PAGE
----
We’ve noticed so many people searching for Ambergris essential oil on our website and as no such thing exists (although there are very good extracts and synthetics) it occurred to us to explain exactly what it is and why it is now almost entirely a synthetically made material used in perfumery as a fixative ( a substance that makes the perfume long lasting and “fixes” it ) as, with the exception of a few countries, it is largely illegal to trade in natural Ambergris.
Firstly it is not a plant. It is a gastric bi product from the Sperm whale (an endangered and vulnerable species) which eats giant squid and as large numbers of squid beaks have been found in natural ambergris it has been suggested that the beaks irritate the Sperm whale’s stomach and are too sharp to pass easily through its digestive tract (as the beaks cannot be digested ) and the resultant production of ambergris lessens the irritation as it coats the beaks, making it easier in digestive transit. Larger ambergris deposits are suggested to be from whale vomit.
It takes years for ambergris used in perfume to form. The main odorous constituents in ambergris are ambrox and ambrinol.
Christopher Kemp, the author of Floating Gold: A Natural (and Unnatural) History of Ambergris, says, “It is only produced by sperm whales, and only by an estimated one percent of them. Once expelled by a whale, it must float for years, then it must make landfall, avoid being broken into pieces by rough seas, and someone must find it. In other words, the odds of finding ambergris are extremely small.”
When first expelled ambergris is soft, whitish (occasionally with black or dark brown streaks in it) and smells strongly of faecal matter. It takes months and even years of photo degradation and oxidation in the seas for it to harden and darken, its eventual colour being dark grey or even black. Its texture is still waxy but also crusty at this stage and its smell has altered to an animalistic, sweet and earthy fragrance which is then processed to be used as a highly prized fixative in the perfume industry – or rather was in the past. Whilst there are still a few perfumes that exist using ambergris that is found either floating at sea or washed up on various beaches, since 1986 when the majority of nations banned whale hunting, the product has been also banned as exploitation of whale species by all but a few countries such as France and Switzerland.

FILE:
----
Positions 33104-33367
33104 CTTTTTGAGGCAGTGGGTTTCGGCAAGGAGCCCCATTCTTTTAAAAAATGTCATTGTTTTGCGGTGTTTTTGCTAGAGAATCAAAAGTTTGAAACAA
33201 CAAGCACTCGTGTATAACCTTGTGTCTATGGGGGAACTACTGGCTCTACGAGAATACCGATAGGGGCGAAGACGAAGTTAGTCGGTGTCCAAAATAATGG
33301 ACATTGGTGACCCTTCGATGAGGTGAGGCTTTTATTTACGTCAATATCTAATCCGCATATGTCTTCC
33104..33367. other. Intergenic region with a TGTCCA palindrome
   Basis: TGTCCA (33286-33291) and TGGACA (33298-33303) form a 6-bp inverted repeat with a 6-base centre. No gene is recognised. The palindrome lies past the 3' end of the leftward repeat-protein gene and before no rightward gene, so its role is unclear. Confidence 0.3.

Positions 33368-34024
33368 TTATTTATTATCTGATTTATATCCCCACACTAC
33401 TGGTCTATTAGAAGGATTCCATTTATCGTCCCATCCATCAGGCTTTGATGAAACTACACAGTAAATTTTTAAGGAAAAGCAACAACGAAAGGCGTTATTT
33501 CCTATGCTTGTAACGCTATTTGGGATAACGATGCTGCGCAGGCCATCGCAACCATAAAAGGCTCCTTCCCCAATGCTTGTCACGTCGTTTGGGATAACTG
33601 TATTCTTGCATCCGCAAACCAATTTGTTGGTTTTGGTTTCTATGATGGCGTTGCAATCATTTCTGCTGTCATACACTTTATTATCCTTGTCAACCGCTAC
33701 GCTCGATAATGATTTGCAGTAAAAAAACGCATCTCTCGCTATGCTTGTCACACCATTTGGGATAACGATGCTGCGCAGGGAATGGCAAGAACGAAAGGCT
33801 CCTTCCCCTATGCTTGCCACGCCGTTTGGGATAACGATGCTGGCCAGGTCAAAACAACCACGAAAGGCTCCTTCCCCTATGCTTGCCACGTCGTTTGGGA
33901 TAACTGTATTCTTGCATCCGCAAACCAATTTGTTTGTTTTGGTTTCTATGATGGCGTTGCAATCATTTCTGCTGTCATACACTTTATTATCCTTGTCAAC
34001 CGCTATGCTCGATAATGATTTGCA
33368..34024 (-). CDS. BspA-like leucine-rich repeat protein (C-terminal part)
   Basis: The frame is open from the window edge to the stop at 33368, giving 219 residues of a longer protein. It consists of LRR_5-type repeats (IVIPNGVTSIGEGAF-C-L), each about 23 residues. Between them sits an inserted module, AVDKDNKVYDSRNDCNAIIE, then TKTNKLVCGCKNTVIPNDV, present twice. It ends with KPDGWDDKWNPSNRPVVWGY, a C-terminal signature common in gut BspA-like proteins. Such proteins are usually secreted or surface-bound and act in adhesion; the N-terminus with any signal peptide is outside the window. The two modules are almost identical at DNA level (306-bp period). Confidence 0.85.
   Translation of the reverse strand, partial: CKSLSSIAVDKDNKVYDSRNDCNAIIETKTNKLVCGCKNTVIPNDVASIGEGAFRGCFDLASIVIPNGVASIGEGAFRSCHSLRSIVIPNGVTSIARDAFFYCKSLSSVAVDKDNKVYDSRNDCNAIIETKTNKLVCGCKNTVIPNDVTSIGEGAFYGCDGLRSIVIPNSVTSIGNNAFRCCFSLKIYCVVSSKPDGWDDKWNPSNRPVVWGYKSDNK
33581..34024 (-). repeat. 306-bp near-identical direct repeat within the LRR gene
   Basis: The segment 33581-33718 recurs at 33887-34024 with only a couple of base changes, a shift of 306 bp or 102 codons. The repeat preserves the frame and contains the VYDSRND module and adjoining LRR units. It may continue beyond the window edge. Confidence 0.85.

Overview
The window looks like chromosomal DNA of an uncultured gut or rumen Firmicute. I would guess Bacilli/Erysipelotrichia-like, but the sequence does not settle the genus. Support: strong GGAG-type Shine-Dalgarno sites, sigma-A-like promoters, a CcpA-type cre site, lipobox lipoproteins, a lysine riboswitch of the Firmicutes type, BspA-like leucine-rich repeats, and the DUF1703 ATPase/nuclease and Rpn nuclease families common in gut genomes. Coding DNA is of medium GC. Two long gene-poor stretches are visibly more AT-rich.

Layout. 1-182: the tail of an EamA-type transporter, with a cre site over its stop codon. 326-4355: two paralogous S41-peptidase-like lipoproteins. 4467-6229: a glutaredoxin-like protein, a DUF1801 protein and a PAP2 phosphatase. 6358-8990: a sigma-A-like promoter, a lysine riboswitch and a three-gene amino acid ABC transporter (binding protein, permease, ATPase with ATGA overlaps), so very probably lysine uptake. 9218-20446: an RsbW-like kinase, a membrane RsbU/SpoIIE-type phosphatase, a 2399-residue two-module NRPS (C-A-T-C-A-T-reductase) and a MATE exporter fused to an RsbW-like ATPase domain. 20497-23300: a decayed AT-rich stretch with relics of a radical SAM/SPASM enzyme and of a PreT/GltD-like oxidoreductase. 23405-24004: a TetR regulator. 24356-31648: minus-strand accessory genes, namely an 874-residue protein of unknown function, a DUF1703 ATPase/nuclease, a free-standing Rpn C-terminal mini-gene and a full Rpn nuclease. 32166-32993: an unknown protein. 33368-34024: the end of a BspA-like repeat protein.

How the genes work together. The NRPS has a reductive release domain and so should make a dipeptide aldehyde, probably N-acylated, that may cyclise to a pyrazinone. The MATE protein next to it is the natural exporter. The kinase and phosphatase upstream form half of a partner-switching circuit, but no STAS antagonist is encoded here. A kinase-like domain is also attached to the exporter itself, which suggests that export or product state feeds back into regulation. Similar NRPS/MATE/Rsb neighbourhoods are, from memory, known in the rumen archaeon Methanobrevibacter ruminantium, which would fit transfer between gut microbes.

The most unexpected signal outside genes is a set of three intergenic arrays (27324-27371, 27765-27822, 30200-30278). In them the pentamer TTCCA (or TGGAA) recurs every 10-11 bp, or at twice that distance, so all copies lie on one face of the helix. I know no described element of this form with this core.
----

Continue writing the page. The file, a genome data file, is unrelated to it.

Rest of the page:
The product has been valued for millennia. The Ancient Egyptians used to burn it as an incense and modern Egyptians still use it for scenting cigarettes. In medieval Europe it was considered to be an effective protection against the Black Death and for those that could afford it, it was carried around as a small ball, like a pomander. In those days disease was thought to be in the air as a miasma and the smell of ambergris was so strong that it effectively masked the smell of anything else in the vicinity. It was also more commonly used by apothecaries to combat epilepsy, head pains and even colds.
It has been used as a flavouring in food and been thought to be an aphrodisiac. The Chinese call it Dragon’s spittle fragrance.
So because of its rarity, its unlikely discovery in the seas of our world, the vulnerability of the species that produces it and our quite natural reluctance to return to the days of indiscriminate slaughter of the rich number of animal species so abundant but continuously threatened by mankind – we now, quite rightly, use a synthetically produced version of ambergris.